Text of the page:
David Stone graciously agreed to answer a few questions about his latest work, “The Messes I Made While You Were Waiting For Godot.” Read on for the interview and then pick up a copy of this fascinating book.

Interview with David Stone

by Robin Svedi

Your newest book, “The Messes I Made While You Were Waiting For Godot,” is the last of your “The Autobiography Of X” series. Which of the three was the easiest to write, and why?

“Traveling Without A Passport” was the easiest by far. “The Garden of What Was and Was Not” was so successful, I was inspired and confident, knowing my idea of how to write something like this worked and that readers really enjoyed it. The first book was a trial with many, many rewrites and lots of sentences and whole chapters left in the trash. I just had an intuition to write the book in a way that no other book had been written. I wanted it to be 100% original. I threw away traditional sequence in order and told the story in time shifts. The idea was to write this fictional autobiography in a way that’s like how we remember things casually. We don’t reminisce in sequence. We think of this girlfriend who did this, which reminds you of that, and you go on and on sparked by loaded memories, lessons learned moving on. That was an idea that turned me on and was really hard to pull off.

With “Traveling Without A Passport,” I was free to let it rip. It felt more natural. “The Messes I Made While You Were Waiting For Godot” was hard because I knew I was putting my character, Peter McCarthy, away forever. That meant putting away all his friends, lovers, themes and stories. Real life never has a bow tied at the end of it, but novels must. So, what I had to do was wrap up the themes and let Peter and his universe go along without me. Rewriting took forever. Readers were coaxing me to get it done, since four years passed between this and “Traveling Without A Passport.” I wanted it to be perfect, but full of risks. The first review came in, and it was great.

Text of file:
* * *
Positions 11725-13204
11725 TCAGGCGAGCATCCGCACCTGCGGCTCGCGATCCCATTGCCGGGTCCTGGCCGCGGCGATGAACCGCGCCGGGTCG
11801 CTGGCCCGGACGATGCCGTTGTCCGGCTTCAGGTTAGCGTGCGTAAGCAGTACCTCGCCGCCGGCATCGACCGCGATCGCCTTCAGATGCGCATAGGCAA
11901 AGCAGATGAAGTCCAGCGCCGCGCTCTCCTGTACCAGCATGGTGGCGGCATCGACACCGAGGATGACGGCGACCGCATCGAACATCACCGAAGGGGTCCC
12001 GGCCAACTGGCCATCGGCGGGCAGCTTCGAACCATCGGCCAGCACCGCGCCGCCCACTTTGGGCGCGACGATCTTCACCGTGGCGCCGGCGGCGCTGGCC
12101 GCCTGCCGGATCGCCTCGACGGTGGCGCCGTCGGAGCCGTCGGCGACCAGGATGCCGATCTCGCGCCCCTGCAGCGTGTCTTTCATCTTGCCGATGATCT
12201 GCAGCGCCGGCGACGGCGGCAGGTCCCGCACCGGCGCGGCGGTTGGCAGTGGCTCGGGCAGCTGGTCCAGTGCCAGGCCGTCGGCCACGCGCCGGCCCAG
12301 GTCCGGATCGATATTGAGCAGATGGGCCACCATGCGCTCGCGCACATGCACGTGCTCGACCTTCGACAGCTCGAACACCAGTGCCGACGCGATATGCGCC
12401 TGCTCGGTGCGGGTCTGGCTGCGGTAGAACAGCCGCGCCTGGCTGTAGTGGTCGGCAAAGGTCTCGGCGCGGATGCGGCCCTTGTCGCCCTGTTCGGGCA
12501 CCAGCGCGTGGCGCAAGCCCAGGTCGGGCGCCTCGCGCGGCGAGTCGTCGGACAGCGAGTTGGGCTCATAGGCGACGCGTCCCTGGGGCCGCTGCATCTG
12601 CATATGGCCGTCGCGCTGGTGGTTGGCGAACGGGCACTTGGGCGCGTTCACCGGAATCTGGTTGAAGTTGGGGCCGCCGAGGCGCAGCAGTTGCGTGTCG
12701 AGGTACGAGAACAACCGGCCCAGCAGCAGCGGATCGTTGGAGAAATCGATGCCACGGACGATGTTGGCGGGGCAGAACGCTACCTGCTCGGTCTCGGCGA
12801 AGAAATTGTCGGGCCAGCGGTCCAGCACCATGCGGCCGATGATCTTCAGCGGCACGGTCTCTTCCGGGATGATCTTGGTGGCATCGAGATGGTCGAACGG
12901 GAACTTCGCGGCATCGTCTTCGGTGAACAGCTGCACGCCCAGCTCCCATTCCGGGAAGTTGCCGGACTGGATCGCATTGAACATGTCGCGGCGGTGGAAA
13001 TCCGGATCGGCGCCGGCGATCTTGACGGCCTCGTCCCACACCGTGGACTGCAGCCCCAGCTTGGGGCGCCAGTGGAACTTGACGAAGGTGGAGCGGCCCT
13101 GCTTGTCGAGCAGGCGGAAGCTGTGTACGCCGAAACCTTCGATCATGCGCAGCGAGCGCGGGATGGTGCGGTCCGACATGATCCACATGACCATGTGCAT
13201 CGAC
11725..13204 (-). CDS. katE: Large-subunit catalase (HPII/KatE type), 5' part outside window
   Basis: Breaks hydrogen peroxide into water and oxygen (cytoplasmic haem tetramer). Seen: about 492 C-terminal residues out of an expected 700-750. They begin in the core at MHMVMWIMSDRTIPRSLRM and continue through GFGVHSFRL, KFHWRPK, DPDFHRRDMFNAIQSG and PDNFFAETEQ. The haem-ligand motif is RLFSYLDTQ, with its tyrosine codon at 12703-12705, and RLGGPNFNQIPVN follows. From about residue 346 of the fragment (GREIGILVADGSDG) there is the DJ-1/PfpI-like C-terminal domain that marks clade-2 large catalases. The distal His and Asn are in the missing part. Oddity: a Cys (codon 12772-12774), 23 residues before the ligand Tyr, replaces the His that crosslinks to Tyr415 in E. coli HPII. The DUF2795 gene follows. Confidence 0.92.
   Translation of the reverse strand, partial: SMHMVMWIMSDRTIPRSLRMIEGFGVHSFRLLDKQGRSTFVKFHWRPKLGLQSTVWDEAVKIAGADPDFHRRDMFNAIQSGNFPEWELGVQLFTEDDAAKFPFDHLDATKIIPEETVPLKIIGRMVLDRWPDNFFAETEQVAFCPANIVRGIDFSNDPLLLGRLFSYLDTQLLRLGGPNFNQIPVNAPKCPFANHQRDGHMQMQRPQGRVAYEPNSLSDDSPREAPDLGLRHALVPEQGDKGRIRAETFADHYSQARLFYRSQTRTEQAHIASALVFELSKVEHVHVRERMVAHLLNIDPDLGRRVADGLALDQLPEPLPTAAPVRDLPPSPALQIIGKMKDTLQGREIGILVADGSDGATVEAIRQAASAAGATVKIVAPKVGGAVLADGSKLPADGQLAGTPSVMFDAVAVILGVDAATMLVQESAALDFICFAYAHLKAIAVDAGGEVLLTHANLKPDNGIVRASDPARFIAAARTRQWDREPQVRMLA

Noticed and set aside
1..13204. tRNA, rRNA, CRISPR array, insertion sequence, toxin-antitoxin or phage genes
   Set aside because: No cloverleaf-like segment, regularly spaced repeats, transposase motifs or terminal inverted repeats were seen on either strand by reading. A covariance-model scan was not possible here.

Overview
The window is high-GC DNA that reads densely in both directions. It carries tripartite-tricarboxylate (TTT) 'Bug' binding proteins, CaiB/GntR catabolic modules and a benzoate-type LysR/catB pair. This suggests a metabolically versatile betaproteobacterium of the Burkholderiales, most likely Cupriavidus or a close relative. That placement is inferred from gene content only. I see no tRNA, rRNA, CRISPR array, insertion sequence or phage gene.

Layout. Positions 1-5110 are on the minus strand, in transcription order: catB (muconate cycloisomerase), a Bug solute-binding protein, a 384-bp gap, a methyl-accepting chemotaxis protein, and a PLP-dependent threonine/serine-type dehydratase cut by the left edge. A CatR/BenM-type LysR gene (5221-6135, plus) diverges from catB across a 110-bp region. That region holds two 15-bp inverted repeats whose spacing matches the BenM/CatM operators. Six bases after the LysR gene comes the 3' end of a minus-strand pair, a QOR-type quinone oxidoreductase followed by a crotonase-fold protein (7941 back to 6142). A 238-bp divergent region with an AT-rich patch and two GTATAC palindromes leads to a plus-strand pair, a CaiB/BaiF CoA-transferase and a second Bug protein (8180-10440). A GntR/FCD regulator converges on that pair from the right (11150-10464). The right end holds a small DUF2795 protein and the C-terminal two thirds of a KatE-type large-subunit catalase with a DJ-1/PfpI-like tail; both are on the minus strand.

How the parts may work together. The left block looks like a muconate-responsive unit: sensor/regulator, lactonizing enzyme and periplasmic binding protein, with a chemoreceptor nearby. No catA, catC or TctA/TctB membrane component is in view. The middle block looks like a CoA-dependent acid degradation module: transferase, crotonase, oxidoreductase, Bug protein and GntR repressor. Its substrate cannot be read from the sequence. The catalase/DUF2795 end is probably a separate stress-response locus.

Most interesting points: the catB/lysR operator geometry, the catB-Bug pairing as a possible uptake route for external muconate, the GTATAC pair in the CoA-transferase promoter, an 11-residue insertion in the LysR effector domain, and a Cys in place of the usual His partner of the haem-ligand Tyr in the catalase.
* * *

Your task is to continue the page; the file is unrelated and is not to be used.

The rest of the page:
I should add that I’ve only had one critical review with any of my books. (From my best friend, at that.) I wanted to maintain that record. So far, so good.

By the way, I love the title. How did you come up with it?

I’m happy to hear that. Titles sell books, no question. So, “The Messes I Made While You Were Waiting For Godot” is loaded with things I hope grab attention. There’s instant contrast with action/inaction. For anyone who isn’t familiar with Samuel Beckett’s “Waiting For Godot,” it’s considered by some to be the most analyzed play of all time. In it, Vladimir and Estragon debate endlessly, with the main theme being that they are waiting for someone named Godot who never appears. On the other side of the fulcrum, I wanted to make it clear that my book is a lot of fun.

A friend of mine told me that, reading my first book on a subway, she started laughing so hard, she had to show other people on the train what she was reading. Another reader told me that, reading “Traveling Without A Passport,” he laughed so hard he had tears in his eyes. I don’t think you get that sense from the Zen-like first title, and the second title, which I still like, seems to confuse people. “The Messes I Made While You Were Waiting For Godot” has a good sense of serious/not serious and some mystery about it. It’s also self-deprecating as the main character sees his life as a bunch of messes he got into but prefers it to waiting for someone to come along and make something happen.

What were your goals and intentions in this book and how well do you feel you achieved them?